“The idea is that the immune system will prevent relapse long-term. That’s the real advantage of bone marrow transplantation but that potential for cure comes with ongoing issues that patients have to deal with – immunosuppression and potential complications of infection, and graft versus host disease. 

“CAR T-cell therapy has the potential for cure – although that has not been demonstrated yet – without the toxicities of bone marrow transplantation because, like bone marrow transplantation, it’s a living kind of treatment, called a cell therapy.  

“But how long these cells live and how long they last in maintaining that remission status is yet to be seen.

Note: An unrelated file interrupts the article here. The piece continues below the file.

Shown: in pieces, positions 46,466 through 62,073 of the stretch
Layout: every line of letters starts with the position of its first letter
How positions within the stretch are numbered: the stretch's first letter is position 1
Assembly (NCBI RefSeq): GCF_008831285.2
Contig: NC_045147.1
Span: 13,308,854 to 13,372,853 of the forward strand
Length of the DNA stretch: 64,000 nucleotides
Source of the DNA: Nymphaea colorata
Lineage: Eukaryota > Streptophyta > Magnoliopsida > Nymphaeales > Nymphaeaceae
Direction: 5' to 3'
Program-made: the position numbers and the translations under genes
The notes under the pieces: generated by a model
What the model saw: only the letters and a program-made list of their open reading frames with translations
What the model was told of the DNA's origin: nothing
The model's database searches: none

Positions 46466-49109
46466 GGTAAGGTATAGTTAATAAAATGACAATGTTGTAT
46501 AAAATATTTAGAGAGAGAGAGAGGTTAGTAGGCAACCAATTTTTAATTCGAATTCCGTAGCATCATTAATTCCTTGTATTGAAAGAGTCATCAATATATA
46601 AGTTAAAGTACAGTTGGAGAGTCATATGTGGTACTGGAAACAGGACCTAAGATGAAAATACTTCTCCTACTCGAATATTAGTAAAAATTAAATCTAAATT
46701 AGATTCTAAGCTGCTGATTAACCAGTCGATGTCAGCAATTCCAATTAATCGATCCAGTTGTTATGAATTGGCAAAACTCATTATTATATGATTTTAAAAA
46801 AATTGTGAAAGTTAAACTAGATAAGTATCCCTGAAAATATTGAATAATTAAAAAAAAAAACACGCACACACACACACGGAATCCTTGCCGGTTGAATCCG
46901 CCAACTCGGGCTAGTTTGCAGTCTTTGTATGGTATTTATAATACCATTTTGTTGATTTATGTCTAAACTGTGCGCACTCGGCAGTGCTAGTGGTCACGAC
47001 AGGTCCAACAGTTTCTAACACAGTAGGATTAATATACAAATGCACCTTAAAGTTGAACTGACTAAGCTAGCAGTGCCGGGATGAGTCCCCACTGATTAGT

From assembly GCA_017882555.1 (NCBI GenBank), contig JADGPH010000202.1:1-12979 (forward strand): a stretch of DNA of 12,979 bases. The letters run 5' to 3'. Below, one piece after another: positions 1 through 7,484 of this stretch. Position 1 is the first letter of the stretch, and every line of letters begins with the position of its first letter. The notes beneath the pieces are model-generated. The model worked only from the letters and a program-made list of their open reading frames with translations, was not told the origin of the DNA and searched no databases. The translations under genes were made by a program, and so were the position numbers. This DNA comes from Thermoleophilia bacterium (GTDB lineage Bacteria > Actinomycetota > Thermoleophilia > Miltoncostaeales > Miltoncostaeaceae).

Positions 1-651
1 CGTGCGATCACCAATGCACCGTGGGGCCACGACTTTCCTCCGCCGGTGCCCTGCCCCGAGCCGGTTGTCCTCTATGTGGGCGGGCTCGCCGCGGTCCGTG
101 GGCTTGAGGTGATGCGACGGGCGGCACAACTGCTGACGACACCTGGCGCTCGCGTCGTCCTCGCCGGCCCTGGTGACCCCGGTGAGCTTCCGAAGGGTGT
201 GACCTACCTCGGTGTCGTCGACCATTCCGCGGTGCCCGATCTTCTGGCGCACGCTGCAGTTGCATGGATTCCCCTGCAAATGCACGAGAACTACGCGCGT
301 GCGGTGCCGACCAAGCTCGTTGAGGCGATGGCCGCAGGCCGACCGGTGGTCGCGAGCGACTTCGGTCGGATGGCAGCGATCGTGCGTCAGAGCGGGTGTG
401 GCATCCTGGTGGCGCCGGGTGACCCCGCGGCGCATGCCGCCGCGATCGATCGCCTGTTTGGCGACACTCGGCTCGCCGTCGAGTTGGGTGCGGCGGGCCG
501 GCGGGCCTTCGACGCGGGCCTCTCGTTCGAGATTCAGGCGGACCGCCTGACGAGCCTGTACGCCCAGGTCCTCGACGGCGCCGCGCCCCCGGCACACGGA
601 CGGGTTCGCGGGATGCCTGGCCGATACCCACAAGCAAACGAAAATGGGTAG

“We’ve seen this happen in some lymphoma patients, but not yet in CLL, and because CLL cells usually grow slowly, you might need those CAR T-cells to be alive for a very, very long time to be able to do their job properly. 

Bone marrow transplantation is tried and true but can only be offered to a very small population of people who have really high-risk disease, and who have well-controlled CLL. That combination is difficult, and you also have to have a suitable donor, so a very small number of CLL patients actually go into transplantation.  

“CAR T-cell therapy is still in the clinical research phase, so although there is promise, it is yet to be integrated into routine care. 

“It is only available in a clinical trial setting, which is exactly where it needs to be, so we can understand more about the long-term implications of CAR T-cell therapy in CLL patients.